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Lawmakers set to vote on reconstruction bill swiftly

Lawmakers set to vote on reconstruction bill swiftly

Taipei, Aug. 25 (CNA) Legislators of the ruling and opposition parties have reached consensus Tuesday to swiftly pass the special reconstruction bill in the legislature so as to help victims of Typhoon Morakot rebuild their homes as quickly as possible.
Legislators of the ruling Kuomintang (KMT), the major opposition Democratic Progressive Party (DPP) and other smaller parties reached the agreement earlier Tuesday in a meeting, a three-day extraordinary session called by Legislative Yuan Speaker Wang Jin-pyng to screen the bill.
During the meeting, lawmakers gave their approval to the draft bill to allow it to be quickly referred to a legislative meeting for a final approval before the extraordinary session ends on Thursday.
Typhoon Morakot, which brought severe flooding and mudslides to Taiwan from Aug. 7-10, killed 292 people, with another 385 missing, most of whom are residents buried by a landslide in Siaolin Village, Kaohsiung County. A vast majority of the victims are residents from Taiwan's indigenous tribes.
Morakot also caused tens of billions of dollars in losses in the agricultural, livestock and fish farming sectors, sending prices of vegetables, fruits, fish and meat soaring in Taiwan's retail markets. Lin I-shih, head of the KMT's central policy committee, said legislators from the various parties will immediately start negotiations on the draft bill on Wednesday, as they remain widely divided on the scale of the budget.
The KMT version of the bill proposed a NT$100 billion (US$3.03 billion) budget to finance the special reconstruction bill, while the DPP version called for double that amount -- NT$200 billion or more -- without setting a limit.
Earlier the same day, a group of about 90 typhoon victims and some 40 social activists protested in front of the Legislative Yuan against the special reconstruction bill, which they said was a "rash" piece of legislation concocted in just three days.
The protesters harshly criticized the KMT and DPP for looting and trying to profit from other people's misfortune, with Tsai Chi-hsun, secretary-general of the Taiwan Association for Human Rights, accusing the government of drafting the bill "behind closed doors" without listening to the victims' voices.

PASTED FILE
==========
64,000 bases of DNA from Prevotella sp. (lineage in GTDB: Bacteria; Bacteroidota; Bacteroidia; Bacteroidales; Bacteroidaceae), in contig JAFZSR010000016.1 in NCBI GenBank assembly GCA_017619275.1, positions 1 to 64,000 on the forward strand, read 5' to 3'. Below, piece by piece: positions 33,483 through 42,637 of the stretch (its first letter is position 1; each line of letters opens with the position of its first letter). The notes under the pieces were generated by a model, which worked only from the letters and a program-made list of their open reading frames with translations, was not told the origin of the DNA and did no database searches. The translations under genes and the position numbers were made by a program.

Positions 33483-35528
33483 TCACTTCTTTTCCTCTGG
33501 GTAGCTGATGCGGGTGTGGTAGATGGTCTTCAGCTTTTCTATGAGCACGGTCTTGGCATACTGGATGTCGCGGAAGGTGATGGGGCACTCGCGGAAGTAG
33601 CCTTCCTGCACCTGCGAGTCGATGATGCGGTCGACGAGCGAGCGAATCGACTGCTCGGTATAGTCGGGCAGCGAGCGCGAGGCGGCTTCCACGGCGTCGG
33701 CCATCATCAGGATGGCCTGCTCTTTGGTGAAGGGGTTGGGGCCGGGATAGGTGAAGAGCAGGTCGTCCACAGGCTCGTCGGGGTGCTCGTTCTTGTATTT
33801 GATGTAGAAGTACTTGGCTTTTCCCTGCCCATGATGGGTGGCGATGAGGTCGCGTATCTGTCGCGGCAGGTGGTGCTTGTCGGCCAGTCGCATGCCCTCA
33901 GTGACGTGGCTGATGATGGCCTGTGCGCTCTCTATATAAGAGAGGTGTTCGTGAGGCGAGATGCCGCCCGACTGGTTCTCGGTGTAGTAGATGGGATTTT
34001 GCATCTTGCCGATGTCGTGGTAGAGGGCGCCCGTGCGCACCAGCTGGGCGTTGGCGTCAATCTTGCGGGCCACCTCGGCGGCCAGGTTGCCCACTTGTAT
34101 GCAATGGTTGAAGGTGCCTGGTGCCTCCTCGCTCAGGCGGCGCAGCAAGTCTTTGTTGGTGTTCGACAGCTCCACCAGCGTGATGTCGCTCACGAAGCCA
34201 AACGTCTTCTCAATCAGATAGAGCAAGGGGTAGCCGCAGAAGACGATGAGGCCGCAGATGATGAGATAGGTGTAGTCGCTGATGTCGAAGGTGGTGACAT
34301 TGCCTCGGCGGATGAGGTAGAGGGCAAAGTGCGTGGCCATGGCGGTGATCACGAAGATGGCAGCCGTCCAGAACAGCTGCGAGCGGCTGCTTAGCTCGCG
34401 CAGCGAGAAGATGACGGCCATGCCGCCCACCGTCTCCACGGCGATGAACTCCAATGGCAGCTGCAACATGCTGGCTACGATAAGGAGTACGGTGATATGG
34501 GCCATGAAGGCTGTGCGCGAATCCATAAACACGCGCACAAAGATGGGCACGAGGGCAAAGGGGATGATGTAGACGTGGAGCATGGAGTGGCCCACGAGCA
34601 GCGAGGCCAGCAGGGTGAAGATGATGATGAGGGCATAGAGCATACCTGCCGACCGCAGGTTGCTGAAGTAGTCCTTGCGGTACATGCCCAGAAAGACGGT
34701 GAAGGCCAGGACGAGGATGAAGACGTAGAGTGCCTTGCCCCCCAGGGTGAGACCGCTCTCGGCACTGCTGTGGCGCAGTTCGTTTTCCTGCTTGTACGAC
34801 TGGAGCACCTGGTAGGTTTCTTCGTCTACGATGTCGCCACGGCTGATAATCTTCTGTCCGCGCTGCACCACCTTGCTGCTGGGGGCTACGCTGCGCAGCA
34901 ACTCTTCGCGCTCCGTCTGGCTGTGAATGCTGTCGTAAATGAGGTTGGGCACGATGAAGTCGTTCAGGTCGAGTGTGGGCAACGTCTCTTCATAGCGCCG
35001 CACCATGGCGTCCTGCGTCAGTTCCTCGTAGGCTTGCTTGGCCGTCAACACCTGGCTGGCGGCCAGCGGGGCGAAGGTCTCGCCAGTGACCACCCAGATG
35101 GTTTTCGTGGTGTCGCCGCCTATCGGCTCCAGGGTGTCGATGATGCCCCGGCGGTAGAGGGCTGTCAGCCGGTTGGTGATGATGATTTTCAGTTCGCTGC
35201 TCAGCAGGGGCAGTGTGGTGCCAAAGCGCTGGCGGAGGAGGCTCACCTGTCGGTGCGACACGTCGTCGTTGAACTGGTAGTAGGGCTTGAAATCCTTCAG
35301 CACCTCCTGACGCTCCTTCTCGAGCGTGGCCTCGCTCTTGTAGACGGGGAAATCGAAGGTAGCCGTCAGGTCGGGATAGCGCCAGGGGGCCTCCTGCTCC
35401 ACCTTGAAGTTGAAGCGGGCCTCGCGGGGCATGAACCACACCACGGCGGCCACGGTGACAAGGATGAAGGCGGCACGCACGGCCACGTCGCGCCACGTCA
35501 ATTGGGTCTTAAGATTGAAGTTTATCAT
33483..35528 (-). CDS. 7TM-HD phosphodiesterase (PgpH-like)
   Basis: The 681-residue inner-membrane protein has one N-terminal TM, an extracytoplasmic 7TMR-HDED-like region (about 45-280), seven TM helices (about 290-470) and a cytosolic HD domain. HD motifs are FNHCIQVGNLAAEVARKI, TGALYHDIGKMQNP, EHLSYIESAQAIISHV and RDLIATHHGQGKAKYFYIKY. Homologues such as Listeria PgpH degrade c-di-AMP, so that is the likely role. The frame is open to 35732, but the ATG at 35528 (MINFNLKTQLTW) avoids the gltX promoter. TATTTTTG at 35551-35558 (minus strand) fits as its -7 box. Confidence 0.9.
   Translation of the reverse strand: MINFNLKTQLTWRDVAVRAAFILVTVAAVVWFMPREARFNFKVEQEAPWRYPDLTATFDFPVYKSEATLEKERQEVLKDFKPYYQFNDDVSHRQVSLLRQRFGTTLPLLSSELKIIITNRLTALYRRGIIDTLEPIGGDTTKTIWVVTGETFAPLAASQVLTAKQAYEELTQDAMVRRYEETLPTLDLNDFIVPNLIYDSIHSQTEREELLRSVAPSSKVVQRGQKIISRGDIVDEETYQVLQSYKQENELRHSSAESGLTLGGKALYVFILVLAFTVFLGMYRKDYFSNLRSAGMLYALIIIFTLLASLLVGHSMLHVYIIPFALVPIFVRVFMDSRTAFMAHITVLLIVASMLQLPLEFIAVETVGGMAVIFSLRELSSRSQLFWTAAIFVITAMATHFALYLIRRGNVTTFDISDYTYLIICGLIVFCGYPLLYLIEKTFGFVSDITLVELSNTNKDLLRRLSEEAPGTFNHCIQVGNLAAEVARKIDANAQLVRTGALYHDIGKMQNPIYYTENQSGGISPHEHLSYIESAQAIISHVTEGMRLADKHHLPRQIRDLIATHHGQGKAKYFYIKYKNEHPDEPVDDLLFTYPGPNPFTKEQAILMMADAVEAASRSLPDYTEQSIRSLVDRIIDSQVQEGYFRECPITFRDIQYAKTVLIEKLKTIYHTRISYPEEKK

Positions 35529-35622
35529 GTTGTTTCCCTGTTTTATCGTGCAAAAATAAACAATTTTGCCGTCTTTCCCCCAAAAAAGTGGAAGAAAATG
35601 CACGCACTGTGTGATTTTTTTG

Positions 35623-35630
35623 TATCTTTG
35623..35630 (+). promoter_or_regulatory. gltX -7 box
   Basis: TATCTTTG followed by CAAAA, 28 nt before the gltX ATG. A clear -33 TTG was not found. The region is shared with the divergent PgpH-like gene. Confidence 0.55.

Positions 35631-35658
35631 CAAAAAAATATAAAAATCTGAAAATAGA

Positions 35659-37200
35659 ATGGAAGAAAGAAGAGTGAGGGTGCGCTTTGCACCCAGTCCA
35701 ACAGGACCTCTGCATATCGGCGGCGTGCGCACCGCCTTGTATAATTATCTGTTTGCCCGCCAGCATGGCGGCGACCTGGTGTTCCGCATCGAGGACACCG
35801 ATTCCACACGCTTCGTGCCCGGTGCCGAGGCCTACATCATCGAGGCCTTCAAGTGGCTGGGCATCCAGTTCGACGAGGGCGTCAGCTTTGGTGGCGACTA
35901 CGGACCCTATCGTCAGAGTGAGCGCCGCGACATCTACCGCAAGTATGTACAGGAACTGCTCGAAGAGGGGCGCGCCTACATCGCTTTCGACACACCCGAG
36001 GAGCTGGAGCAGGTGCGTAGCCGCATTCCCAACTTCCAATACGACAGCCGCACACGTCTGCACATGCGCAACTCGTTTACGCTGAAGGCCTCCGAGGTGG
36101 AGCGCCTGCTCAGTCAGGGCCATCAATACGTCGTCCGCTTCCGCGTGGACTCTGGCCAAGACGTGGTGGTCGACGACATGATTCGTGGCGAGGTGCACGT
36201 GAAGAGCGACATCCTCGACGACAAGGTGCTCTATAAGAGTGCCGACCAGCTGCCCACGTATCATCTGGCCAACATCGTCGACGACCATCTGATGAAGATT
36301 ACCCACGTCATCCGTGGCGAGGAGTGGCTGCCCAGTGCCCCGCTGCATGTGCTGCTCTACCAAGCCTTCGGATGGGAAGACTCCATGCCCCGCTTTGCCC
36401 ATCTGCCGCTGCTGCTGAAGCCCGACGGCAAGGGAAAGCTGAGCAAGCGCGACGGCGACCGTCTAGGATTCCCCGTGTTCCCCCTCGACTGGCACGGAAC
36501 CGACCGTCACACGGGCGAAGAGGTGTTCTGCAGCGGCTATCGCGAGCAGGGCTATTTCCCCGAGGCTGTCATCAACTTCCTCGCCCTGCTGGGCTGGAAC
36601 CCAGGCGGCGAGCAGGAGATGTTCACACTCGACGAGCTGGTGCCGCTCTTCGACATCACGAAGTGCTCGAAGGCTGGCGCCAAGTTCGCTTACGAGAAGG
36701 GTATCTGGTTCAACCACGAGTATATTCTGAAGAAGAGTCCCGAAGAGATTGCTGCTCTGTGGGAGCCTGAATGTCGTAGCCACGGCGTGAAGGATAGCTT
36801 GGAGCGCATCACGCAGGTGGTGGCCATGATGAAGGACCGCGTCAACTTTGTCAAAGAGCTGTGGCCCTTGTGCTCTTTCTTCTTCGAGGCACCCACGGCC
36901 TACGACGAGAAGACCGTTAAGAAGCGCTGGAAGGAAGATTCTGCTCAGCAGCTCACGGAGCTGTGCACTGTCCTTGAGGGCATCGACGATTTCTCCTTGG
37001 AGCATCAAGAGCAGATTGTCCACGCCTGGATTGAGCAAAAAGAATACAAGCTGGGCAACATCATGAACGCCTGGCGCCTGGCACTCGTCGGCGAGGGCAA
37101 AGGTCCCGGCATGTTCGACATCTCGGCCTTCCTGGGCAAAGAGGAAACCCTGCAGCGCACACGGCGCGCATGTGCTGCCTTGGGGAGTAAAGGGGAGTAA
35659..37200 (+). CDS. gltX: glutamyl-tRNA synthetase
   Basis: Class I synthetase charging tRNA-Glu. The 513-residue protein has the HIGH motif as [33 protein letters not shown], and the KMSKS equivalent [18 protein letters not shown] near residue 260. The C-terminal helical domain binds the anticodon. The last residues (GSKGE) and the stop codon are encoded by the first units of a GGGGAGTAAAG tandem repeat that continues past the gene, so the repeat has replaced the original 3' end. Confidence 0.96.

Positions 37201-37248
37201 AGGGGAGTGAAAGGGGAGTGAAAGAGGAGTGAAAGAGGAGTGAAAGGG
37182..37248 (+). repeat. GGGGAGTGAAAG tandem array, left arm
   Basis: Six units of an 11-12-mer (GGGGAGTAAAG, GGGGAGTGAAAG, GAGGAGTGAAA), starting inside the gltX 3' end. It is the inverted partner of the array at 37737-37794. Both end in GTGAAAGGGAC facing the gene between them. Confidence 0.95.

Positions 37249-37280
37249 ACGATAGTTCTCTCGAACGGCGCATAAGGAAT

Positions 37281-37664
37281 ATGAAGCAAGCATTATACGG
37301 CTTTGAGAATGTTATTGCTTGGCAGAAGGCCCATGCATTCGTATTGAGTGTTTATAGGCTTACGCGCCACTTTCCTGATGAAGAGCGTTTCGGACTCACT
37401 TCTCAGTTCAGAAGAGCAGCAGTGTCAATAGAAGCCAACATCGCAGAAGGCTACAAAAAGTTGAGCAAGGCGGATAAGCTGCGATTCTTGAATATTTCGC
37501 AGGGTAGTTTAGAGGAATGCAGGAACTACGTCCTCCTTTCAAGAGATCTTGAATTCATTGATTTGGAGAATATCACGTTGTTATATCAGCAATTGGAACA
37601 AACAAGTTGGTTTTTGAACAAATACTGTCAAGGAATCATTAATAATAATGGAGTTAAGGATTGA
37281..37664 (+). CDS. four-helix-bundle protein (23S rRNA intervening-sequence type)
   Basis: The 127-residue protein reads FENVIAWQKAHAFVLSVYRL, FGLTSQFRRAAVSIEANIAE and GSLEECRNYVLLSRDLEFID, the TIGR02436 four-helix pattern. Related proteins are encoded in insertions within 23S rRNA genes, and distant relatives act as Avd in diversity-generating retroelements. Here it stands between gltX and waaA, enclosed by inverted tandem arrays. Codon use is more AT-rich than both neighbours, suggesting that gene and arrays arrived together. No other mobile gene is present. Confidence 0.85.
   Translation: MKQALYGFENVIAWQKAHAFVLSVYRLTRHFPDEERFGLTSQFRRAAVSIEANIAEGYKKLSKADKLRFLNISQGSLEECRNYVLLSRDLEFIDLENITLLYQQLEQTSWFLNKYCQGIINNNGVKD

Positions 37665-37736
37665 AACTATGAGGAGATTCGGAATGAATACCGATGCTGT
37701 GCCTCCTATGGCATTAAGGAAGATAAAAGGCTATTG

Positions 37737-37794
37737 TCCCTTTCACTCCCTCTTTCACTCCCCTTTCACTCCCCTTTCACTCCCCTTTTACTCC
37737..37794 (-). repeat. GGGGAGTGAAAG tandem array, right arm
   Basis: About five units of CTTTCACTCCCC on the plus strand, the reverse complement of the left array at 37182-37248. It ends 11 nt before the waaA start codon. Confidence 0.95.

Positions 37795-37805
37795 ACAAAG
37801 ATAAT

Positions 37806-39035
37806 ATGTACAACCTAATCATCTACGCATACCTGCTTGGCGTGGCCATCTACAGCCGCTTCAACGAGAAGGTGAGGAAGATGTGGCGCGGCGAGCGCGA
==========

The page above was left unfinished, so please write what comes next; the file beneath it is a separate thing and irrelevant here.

Three female DPP lawmakers -- Tien Chiu-chin, Kuan Pi-ling and Huang Shu-ying -- accepted the protesters' petition and promised to hand it over to the party's legislative caucus.
Also protesting at the scene were members of the Land Bank of Taiwan's workers' union. They demanded Minister of Finance Lee Sush-der resign from the post to take the responsibility for the government's idea of selling the profitable state-owned bank as a means of seeking funds for its post-typhoon rehabilitation projects.
Protesters demanded that Lee step down for trying to sell the bank for a value that it can earn in less than four years.
Meanwhile, Vice Minister of the Interior (MOI) Lin Chung-sen said last week that the government is projected to complete reconstruction in the aftermath of Typhoon Morakot in three years at an estimated cost of NT$100 billion.
If passed by the Legislature, the bill will authorize the executive branch to raise a special budget of NT$100 billion in three years to finance various post-typhoon rehabilitation and reconstruction projects on public infrastructure and resettlement of displaced typhoon victims, Lin said.
According to Lin, the Executive Yuan has already paid NT$6.6 billion in reconstruction funds to various county governments whose districts were hit hardest by the disaster.
(By Flor Wang)




Updated : 2021-07-31 22:32 GMT+08:00